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What Was Said — and What Wasn’t — in Two Nights of Democratic Debates

Student loan debt, health care dominated discussions among a field of 20 candidates, while issues like the opioid crisis and mass incarceration were mostly left out.

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Over two nights, a field of 20 Democratic presidential candidates spoke on issues ranging from health care to higher education. Here are some takeaways from what was said — and what wasn’t.

Higher Education

College affordability and ballooning student debt were hot topics right out of the gate on both debate stages. Sens. Bernie Sanders and Elizabeth Warren support free college tuition and the cancellation of student debt, but the rest of the field had varying proposals on how to make college more affordable, ranging from giving students the ability to better refinance loans to making community college free. 

"I support free public colleges for low-income and middle-income families," said South Bend Mayor Pete Buttigieg. "I just don't believe it makes sense for working-class families to subsidize tuition even for billionaires. The children of the wealthiest of Americans can pay at least a little bit of tuition."

Many of these proposals aren’t new, but the question is, will they work? Seventeen states have already passed some type of debt-free or promise program meant to create more opportunities for underrepresented students, and while they have been shown to boost enrollment, the evidence is still out on whether they lead to completed degrees.

“If we don’t address the other barriers to completion besides cost — and there’s significant research to show there are large barriers for veterans, students of color, first-generation students and others — cutting tuition might not help as much as we think it will,” says Chase Sackett, Arnold Ventures policy and advocacy manager.

Our latest podcast episode tackles market failures in higher education.

Another critical part of the higher education landscape got zero attention, and it’s a contributing factor to the student debt problem: predatory for-profit colleges. In its effort to expand access, the federal government has pumped $130 billion a year into higher education. This “blank check” system is hurting students and costing taxpayers. Federal dollars flow to institutions with little to no accountability — many have poor track records of student outcomes. Meanwhile, students take on piles of debt to attend colleges where they have a one in 10 chance of graduating.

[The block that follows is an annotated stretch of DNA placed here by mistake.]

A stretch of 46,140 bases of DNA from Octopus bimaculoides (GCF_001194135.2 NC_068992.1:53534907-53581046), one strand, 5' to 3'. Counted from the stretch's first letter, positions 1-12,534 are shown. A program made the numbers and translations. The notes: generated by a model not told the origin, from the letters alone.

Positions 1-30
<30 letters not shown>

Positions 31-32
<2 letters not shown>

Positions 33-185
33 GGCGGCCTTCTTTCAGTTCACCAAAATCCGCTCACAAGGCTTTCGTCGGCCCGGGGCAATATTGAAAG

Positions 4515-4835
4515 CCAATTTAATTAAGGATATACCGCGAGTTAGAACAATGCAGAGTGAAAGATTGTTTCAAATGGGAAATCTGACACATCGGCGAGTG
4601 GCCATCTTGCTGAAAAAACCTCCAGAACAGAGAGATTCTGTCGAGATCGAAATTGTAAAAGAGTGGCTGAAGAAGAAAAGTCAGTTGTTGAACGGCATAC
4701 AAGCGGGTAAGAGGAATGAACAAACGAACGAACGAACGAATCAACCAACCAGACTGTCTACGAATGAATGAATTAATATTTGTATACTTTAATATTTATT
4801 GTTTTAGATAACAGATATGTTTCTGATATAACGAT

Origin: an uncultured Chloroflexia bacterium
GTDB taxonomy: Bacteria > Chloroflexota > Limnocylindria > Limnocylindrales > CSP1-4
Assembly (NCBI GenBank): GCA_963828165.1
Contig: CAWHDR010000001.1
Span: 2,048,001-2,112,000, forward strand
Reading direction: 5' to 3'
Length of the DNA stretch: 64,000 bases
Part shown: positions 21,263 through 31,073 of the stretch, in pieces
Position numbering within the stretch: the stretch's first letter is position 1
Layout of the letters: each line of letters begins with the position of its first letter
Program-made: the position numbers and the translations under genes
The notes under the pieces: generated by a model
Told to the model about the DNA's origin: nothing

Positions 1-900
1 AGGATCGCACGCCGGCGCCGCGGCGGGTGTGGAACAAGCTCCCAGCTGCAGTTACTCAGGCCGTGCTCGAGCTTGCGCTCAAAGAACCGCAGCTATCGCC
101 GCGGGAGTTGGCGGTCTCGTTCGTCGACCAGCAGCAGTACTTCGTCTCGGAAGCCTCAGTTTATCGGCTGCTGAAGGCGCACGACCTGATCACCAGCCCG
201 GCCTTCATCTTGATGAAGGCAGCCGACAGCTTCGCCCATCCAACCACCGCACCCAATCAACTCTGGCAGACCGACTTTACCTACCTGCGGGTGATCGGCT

More effective regulation is needed to hold institutions accountable and ensure they are equipping students for success. More than 70 percent of college administrators support federal policy requiring college accreditors to consider student outcomes when reviewing institutions, according to recent polling. And students should have access to valuable data when they choose a college, such as graduation rates and how previous students have fared in their careers.

Health Care

With the exception of an early mention of the pharmaceutical industry’s monopolistic tactics and vague remarks about “taking on pharma,” neither debate offered a real discussion around how to lower the prices of pharmaceuticals — an issue that has been front and center in this legislative session and a priority of the Trump administration.  

On night one of the debates, Minnesota Sen. Amy Klobuchar was the only candidate to endorse specific policy ideas to lower prices, including drug importation and negotiation (allowing Medicare to directly negotiate prices from pharmaceutical companies) — both of which have been heavily debated in recent months. A recent nationwide poll reveals that Americans are frustrated with Congress on this issue. More than 8 in 10 voters think prices charged for prescription drugs are unreasonable, and a large majority demand aggressive action to reduce prescription drug costs.

The biggest health care moment from the two nights was seen during the expanded public coverage discussion. When asked if they would abolish private insurance in support of a single-payer, government-run plan, only four candidates raised their hand: New York City Mayor Bill DeBlasio and Sens. Sanders, Warren, and Kamala Harris. However, the next day Harris told CBS This Morning she thought the question was whether they’d personally give up their own insurance in favor of universal coverage. She clarified in that interview that private insurance would still exist for supplemental coverage under her plan.

While the Democratic Party has consistently been unified in favor of universal health care, most Democratic hopefuls —  as evidenced in both debates —  have been cautious to imply that Americans could lose their private insurance under a single-payer system. (Half of Americans — 150 million people — currently get their health insurance through their employer, according to Vox). That includes former Colorado Gov. John Hickenlooper and Colorado Sen. Michael Bennet, who argued the system is not realistic.

“I believe that health care is a right and not a privilege,” Hickenlooper said. “But you can’t expect to eliminate private insurance for 180 million people, many of whom don’t want to give it up.”